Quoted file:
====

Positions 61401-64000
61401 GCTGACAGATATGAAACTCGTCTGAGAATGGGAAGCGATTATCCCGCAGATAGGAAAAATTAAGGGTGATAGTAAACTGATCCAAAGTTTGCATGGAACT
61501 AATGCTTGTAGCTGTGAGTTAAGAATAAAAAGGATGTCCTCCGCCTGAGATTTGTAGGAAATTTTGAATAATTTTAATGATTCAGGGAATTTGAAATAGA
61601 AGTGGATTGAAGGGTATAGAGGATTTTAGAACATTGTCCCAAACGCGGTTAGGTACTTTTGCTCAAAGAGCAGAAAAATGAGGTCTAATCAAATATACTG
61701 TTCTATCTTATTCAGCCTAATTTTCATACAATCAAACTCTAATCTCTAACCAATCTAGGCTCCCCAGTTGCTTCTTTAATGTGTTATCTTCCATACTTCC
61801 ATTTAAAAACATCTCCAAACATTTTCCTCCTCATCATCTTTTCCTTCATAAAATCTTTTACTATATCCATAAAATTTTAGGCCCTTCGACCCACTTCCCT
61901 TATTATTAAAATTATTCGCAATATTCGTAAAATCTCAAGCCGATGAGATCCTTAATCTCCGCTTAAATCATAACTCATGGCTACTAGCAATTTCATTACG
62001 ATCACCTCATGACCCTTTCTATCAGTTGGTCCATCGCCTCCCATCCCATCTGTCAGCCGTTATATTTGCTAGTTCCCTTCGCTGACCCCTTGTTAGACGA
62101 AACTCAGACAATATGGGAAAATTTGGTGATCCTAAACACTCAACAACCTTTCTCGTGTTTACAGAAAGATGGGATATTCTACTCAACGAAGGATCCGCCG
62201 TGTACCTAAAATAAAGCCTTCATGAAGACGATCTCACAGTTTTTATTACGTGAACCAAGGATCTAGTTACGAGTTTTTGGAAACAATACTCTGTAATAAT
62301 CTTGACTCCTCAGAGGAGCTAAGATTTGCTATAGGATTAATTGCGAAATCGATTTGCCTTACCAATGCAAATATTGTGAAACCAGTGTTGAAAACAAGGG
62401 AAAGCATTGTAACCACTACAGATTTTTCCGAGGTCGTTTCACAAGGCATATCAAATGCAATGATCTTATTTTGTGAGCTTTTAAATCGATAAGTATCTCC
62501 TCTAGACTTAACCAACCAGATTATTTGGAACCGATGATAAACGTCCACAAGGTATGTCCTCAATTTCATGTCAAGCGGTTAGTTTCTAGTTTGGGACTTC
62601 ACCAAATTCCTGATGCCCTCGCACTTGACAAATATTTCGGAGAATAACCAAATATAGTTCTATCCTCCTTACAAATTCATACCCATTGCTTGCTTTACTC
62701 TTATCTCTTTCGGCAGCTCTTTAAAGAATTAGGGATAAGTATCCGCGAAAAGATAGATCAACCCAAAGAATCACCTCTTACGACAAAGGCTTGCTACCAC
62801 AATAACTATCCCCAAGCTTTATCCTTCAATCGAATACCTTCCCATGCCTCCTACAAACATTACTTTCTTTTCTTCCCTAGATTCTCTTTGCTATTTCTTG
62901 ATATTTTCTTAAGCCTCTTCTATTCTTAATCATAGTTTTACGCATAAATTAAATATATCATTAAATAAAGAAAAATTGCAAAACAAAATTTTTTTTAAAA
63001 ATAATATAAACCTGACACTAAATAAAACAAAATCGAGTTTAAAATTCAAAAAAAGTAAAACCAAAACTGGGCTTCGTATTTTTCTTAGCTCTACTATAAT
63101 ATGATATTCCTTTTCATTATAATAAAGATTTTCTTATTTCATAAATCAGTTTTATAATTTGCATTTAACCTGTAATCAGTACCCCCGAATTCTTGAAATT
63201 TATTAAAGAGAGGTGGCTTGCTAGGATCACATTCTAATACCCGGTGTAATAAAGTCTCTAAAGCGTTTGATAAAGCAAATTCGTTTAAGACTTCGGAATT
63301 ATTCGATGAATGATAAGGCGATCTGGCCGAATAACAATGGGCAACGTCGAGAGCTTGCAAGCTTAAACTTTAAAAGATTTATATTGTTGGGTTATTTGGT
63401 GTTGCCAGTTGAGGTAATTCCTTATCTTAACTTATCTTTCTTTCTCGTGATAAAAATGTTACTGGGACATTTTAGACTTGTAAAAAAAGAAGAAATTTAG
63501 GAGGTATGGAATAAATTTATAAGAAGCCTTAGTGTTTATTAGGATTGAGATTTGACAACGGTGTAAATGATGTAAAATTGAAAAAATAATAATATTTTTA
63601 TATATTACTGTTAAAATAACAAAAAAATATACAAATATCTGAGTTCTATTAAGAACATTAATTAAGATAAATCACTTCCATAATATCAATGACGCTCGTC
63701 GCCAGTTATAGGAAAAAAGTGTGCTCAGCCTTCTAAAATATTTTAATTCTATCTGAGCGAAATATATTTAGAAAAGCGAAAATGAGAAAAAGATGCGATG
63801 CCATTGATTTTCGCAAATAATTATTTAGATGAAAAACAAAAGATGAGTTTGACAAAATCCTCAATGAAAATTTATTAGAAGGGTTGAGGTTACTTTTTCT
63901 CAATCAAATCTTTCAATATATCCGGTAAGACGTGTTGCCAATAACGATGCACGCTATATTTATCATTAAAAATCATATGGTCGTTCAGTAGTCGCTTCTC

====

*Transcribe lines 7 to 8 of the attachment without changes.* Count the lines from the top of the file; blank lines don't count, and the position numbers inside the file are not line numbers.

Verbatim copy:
61901 TATTATTAAAATTATTCGCAATATTCGTAAAATCTCAAGCCGATGAGATCCTTAATCTCCGCTTAAATCATAACTCATGGCTACTAGCAATTTCATTACG
62001 ATCACCTCATGACCCTTTCTATCAGTTGGTCCATCGCCTCCCATCCCATCTGTCAGCCGTTATATTTGCTAGTTCCCTTCGCTGACCCCTTGTTAGACGA